Each winter, the big three parcel carriers—United Parcel Service, FedEx, and DHL—announce an average transportation charge increase of 2% to 6% for the coming year. The net impact of these increases to your parcel expenditure may vary widely within this range, depending on a variety of factors. The carriers will publicize these higher charges as if they are flat increases applied to all services. Therefore, many shippers will remain unaware of the real impact of these higher charges, unless they consider their own shipping characteristics and dig deeper into the new rate hikes.
If you are like many logistics professionals, your budgeting strategy will be based on advertised average price increases along with the impact of last year’s rate increase on your annual transportation expenditure. While this approach can be an effective way to estimate the impact of the carriers’ rate increase, it can often lead to unforeseen cash flow deficits that result from under-budgeting.
In November 2005, UPS announced an average price increase of 3.9% on commercial ground shipments and an average increase of 5.5% on its express and international shipments. These “average” increases are just that-averages. So the question that must be asked is “Are you an average customer?”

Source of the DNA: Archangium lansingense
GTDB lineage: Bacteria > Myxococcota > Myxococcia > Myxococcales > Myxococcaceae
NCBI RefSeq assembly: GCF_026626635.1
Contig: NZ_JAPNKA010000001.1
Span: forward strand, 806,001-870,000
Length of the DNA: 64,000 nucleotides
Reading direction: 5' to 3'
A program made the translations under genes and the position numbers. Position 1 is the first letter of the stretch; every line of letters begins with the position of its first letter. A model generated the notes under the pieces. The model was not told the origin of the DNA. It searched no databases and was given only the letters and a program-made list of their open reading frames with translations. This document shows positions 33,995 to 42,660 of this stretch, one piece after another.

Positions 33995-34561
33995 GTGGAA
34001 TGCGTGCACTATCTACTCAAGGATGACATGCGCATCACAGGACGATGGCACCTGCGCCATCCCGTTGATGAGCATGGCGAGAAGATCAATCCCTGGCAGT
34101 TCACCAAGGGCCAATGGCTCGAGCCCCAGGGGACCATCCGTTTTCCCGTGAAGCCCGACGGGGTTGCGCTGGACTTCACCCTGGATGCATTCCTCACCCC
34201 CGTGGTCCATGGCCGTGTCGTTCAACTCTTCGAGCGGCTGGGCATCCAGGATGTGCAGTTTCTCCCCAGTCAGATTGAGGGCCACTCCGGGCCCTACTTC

A $1 million net UPS shipper in the Northeast saw a 6% increase to its small parcel expenditure between 2005 and 2006. The increase to its commercial ground shipping charges was in line with what UPS advertised, coming in at just under a 3.9% increase. But this shipper used the Next Day Saver service to move 35% of its packages. The cost of this service level for this particular customer increased by just over 6% and accounted for nearly two-thirds of its overall parcel expenditure increase.
This same rate increase resulted in a different outcome for another shipper within the same parcel spending range. Because it ships 96% commercial ground, this company saw an overall increase of just 4.28%. While the shipper did see a dramatic increase in commercial next day air (at a 6.2% rise) and residential ground (at 7.3%), very few packages were shipped using this service level. Because this shipper primarily used one service level that experienced the smallest increase, the impact of the carriers’ transportation charge increase was mitigated.
It’s well known that carriers increase their rates at least once per year. The real story here is the difference between the carrier announcement and the impact rate hikes will have on your parcel expenditure. As a shipper, you should thoroughly consider each individual rate increase in order to fully understand the overall impact it will have on your transportation spend. This not only better prepares you for the next year, it also allows you to make changes to your shipping characteristics that will help soften the blow. Changes such as rerouting packages to service levels that are more economical but deliver on the same day can put significant dollars back into your budget.
Dave Roy is product manager for Andover, MA-based BirdDog Solutions, a parcel shipping optimization services provider.